Overview of tax reform and AHV financing measures

Tax measures for companies



Abolition of cantonal tax privileges

At federal level, status companies (e.g. management companies) will continue to pay the full profit tax. At cantonal level, they previously paid only a reduced profit tax or none at all. The proposal will abolish this tax privilege. Temporary transitional provisions will mitigate the effects of this abolition.

Patent box

Profits from patents and similar rights will be taxed at a reduced rate at cantonal level. However, the cantons must tax at least 10% of these profits.

Additional deductions for research and development

The cantons may give a higher weighting to research and development expenditure in order to promote research and development. A deduction of no more than one and a half times is permitted.

Deduction for self-financing

The cantons may permit an interest deduction on equity capital if the cantonal capital's effective profit tax burden imposed by the Confederation, canton and commune is at least 18.03%.

Relief restriction

The tax relief based on the patent box, additional deductions for research and development and the deduction for self-financing may not exceed 70%. If the cantonal practice provides for transitional provisions for status companies, the depreciation in this regard will also come under the relief restriction.

Capital tax adjustments

The cantons may include the capital attributable to financial interests, patents and similar rights as well as intra-group loans at a reduced rate in the capital tax calculation.

Disclosure of hidden reserves

Companies that relocate their headquarters to Switzerland can benefit from additional depreciation in the first few years. If companies relocate their headquarters abroad, an exit tax will be due, as is already the case at present.

Extension of the flat-rate tax credit

The flat-rate tax credit prevents international double taxation. Swiss permanent establishments of foreign companies should now be entitled to it as well.

Tax measures for shareholders





Increased dividend taxation

Shareholders will now have to pay federal income tax on 70% of income from financial interests and at least 50% in the case of the cantons. At present, the proportion for this taxation at federal level is 60% for private assets and 50% for business assets; it is less than 50% in four cantons. The prerequisite for this reduced taxation remains the same as before, i.e. a stake of at least 10% of a company's capital is required.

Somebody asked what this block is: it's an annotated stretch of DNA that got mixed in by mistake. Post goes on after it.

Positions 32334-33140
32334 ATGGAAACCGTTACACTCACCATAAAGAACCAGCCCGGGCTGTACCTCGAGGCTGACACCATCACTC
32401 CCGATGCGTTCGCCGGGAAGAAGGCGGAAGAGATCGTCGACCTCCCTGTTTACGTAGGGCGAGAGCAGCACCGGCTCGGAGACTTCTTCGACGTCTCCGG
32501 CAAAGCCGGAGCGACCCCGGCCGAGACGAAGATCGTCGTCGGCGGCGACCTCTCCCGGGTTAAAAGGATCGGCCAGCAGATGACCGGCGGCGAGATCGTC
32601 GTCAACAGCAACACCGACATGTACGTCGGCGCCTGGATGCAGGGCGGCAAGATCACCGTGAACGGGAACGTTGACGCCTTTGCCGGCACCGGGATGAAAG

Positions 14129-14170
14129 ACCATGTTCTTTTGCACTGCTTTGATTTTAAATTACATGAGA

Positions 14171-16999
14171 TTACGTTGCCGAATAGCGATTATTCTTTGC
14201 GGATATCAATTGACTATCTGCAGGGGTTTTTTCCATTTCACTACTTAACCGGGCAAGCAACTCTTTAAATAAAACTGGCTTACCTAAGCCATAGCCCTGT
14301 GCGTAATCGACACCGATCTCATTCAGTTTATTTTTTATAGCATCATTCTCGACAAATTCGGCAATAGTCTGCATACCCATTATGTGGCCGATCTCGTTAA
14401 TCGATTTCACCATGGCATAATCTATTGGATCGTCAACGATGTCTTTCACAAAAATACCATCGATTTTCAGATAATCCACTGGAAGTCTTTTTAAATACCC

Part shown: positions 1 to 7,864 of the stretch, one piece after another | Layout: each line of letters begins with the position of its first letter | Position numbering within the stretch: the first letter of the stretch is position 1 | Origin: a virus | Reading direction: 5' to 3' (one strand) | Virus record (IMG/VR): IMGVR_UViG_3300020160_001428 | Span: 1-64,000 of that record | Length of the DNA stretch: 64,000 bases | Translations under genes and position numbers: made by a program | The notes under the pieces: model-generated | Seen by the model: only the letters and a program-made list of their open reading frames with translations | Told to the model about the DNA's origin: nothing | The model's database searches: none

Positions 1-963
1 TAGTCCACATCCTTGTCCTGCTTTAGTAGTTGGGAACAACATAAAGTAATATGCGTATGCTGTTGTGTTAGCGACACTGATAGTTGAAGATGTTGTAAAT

Capital contribution principle restrictions

Companies listed on Swiss stock exchanges can repay reserves from capital contributions to their shareholders tax-free only if they distribute at least the same amount of taxable dividends. If such companies buy back their own shares, they will have to destroy capital contribution reserves in at least the same amount as the retained earnings destroyed.


Transference adjustments

The profit from the sale of shares will generally remain tax-free. However, the new rules will abolish this exemption entirely if a person sells shares to a company controlled by that person.


Fiscal policy measures




Equalization between the Confederation and the cantons

The cantons' share of direct federal tax receipts will be increased from 17.0% to 21.2% Based on the current receipt situation, the cantons will receive an additional CHF 1 billion annually.[1]

Commune clause

The cantons are urged to compensate the communes adequately for the financial implications of the tax reductions at cantonal level.

Adjustments to fiscal equalization



When calculating fiscal equalization, the profits of status companies are currently given a lower weighting than other profits in order to take account of these companies' lower taxation. This lower weighting will cease with the abolition of the special status of these companies. The profits of all legal entities will now be given a lower weighting than other receipts.

Temporary supplementary contribution



In order to mitigate the effects of the fiscal equalization adjustments, the financially weakest cantons will receive a total of CHF 180 million per year from the Confederation for seven years.

1) Federal Tax Administration FTA calculation of September 2018, at: parlament.ch > Parliamentary business > Search Curia Vista > Item number 18.031 > "Static financial impact of the TRAF parliamentary resolution, TP17 dispatch and CTR III proposal".
AHV financing




Additional funds for the AHV



From 2020, the AHV will get additional funds of around CHF 2 billion per year. Around CHF 800 million of this will come from the federal coffers: the Confederation will give its share of the so-called demographic percentage of value added tax[1] (CHF 530 million) to the AHV and will increase its contribution to AHV expenditure (CHF 300 million). Companies and insured persons will contribute CHF 1.2 billion: AHV contributions will rise by 0.3 percentage points. This will mean an increase in salary deductions of 0.15 percentage points for employees; their employers will likewise contribute 0.15 percentage points. This corresponds to CHF 1.50 per CHF 1,000 earned.

2) One percentage point of VAT has been used to finance the AHV age structure since 1999. 83% of the revenue currently goes to the AHV and 17% to the Confederation.

Last modification 15.02.2019

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